Antipsychotic Initiation and New Diagnoses Excluded From Quality-Measure Reporting Among Veterans in Community Nursing Homes Contracted by the Veterans Health Administration in the United States



To assess whether prevailing antipsychotic use rates in community nursing homes (CNH) influence new initiation of antipsychotics and diagnosis with antipsychotic indications among Veterans.


We used linked 2013–2016 Veterans Administration (VA) data, Medicare claims, Nursing Home Compare, and Minimum Data Set (MDS) assessments. The exposure was the proportion (in quintiles) of all CNH residents prescribed antipsychotics in the quarter preceding a Veteran’s admission date. Using adjusted logistic regression, we analyzed two outcomes measured using MDS: antipsychotic initiation, and new diagnosis of an antipsychotic quality-measure exclusionary condition (i.e., schizophrenia, Tourette’s syndrome, or Huntington’s disease).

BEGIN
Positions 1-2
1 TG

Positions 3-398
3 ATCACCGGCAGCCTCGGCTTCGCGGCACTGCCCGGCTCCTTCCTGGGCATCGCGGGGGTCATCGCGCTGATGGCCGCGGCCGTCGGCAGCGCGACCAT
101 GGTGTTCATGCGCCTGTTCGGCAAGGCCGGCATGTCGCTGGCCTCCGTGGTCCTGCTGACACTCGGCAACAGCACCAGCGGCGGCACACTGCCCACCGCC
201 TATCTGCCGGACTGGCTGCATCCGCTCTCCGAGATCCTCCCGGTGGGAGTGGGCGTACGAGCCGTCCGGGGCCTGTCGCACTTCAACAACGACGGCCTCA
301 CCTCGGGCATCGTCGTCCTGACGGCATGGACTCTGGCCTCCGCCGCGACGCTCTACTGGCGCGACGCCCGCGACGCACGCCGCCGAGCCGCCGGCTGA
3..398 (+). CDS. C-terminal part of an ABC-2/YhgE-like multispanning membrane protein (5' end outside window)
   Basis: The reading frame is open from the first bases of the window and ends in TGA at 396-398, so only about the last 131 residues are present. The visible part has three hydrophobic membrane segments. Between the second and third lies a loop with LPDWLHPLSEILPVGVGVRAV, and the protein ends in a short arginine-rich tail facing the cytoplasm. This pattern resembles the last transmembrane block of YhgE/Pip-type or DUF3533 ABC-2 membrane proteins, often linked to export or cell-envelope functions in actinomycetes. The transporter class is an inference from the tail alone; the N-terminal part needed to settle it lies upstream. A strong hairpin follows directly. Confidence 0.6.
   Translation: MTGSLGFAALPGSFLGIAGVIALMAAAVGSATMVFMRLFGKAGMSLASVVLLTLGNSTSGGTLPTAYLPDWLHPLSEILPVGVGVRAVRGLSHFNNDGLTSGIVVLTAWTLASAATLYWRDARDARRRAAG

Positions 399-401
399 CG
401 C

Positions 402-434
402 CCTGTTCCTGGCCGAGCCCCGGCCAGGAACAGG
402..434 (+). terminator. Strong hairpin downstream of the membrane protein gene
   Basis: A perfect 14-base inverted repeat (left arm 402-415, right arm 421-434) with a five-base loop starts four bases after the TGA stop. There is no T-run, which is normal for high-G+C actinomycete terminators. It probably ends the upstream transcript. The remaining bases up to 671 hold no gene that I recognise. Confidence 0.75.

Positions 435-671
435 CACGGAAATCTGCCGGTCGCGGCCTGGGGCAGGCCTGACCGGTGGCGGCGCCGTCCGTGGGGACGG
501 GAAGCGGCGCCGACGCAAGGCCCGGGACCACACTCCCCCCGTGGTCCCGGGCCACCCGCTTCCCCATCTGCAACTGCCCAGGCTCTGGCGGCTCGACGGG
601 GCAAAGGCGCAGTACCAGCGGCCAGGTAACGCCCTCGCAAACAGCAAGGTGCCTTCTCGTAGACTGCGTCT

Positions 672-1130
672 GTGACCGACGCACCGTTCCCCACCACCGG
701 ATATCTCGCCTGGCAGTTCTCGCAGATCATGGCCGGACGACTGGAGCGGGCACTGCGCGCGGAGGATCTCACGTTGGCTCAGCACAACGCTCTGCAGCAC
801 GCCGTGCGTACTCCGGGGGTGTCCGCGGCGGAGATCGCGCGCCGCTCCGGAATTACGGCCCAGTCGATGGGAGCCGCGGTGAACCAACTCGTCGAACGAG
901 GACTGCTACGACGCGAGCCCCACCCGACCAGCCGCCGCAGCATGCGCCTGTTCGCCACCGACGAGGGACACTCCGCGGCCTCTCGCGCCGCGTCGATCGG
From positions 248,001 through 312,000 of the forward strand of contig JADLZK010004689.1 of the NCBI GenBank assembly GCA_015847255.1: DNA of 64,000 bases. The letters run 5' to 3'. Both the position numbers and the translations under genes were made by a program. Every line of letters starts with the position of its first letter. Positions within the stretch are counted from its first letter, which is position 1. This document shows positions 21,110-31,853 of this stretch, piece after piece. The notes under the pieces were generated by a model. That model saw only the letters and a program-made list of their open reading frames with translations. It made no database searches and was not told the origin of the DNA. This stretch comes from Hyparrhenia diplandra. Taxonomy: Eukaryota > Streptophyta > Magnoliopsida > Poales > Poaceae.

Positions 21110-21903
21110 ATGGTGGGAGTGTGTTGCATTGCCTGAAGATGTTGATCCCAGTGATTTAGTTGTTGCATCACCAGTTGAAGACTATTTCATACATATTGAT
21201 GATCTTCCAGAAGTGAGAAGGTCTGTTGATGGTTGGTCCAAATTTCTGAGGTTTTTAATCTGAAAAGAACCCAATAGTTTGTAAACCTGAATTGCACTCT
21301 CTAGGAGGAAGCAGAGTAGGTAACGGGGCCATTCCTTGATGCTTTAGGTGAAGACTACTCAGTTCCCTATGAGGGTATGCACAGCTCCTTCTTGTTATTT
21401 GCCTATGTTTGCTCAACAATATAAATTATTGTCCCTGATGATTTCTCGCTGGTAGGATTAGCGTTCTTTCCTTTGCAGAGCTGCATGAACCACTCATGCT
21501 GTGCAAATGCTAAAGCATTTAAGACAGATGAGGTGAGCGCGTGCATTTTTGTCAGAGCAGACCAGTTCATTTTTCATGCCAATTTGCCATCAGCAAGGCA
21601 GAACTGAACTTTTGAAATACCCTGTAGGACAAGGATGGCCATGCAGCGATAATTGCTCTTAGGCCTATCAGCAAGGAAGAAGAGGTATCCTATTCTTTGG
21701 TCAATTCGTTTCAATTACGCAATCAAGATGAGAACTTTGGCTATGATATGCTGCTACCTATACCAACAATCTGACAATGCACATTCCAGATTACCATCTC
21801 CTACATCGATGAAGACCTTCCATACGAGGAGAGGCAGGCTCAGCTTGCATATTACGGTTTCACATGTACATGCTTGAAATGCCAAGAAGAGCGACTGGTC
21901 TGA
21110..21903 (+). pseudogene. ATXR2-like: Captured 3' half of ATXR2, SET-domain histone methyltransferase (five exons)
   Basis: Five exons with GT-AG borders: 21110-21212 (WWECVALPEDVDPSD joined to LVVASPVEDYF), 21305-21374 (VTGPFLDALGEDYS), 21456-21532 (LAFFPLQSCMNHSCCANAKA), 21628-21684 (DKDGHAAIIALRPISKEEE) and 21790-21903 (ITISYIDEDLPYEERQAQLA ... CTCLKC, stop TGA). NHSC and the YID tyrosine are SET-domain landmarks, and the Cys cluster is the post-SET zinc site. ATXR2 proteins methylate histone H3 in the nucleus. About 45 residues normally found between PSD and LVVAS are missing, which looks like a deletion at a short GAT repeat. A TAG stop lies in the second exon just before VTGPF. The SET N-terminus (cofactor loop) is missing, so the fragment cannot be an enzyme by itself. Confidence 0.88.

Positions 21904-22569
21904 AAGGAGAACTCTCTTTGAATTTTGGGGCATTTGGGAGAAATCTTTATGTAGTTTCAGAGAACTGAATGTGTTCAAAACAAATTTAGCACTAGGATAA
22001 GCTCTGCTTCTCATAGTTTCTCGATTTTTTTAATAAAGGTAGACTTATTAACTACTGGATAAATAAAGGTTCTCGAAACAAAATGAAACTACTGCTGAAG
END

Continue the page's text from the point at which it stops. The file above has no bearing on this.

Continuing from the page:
Among 8201 Veterans without an indication for antipsychotics at baseline, 21.1% initiated antipsychotics and 3.5% were newly diagnosed with any exclusionary diagnosis after CNH admission. Schizophrenia accounted for almost all (96.8%) the new diagnoses. Antipsychotic initiation increased with higher CNH antipsychotic use rates: OR = 2.55, 95% CI: 2.08–-3.12, quintile 5 versus 1. CNHs with the highest prevalent use of antipsychotics were associated with increased odds of Veterans acquiring an exclusionary diagnosis (OR = 2.09, 95% CI: 1.32–3.32, quintile 5 vs. 1).


Incident antipsychotic use is common among Veterans admitted to CNHs. CNH antipsychotic prescribing practices are associated with Veterans being newly diagnosed with antipsychotic prescription indications, primarily schizophrenia.

The full study is available in the International Journal of Methods in Psychiartric Research.